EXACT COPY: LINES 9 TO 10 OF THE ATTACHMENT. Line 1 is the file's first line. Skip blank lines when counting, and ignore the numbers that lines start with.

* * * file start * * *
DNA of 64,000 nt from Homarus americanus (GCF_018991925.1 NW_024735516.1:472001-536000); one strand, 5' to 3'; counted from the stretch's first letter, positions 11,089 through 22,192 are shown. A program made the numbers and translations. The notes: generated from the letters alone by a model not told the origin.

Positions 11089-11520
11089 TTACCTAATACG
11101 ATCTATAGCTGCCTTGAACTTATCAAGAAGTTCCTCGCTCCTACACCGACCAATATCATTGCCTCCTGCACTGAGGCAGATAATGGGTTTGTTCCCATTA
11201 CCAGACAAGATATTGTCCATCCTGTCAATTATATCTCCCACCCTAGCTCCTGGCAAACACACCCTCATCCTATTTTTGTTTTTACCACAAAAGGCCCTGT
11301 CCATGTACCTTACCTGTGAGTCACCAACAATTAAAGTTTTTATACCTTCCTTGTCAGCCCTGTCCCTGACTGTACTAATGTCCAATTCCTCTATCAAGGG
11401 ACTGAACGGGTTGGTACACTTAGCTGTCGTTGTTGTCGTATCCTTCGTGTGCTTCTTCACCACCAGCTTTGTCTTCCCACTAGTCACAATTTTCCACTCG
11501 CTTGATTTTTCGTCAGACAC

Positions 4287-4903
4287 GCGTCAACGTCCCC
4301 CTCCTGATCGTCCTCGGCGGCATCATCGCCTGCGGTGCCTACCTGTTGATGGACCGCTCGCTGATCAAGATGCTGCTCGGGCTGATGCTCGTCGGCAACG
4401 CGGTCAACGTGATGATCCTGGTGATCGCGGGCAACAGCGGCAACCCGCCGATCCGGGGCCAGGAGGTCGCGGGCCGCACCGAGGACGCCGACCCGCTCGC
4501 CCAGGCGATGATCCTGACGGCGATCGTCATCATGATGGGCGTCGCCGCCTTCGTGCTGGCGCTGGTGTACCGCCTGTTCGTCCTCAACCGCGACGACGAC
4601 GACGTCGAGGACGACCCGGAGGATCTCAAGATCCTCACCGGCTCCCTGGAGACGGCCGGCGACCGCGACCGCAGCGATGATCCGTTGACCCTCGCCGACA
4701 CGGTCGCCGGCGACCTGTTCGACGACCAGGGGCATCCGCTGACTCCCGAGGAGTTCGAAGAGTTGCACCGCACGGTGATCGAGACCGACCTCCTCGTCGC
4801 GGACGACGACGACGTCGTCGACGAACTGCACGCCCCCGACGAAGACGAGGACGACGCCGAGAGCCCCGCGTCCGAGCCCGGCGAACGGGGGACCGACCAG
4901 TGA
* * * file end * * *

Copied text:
Positions 4287-4903
4287 GCGTCAACGTCCCC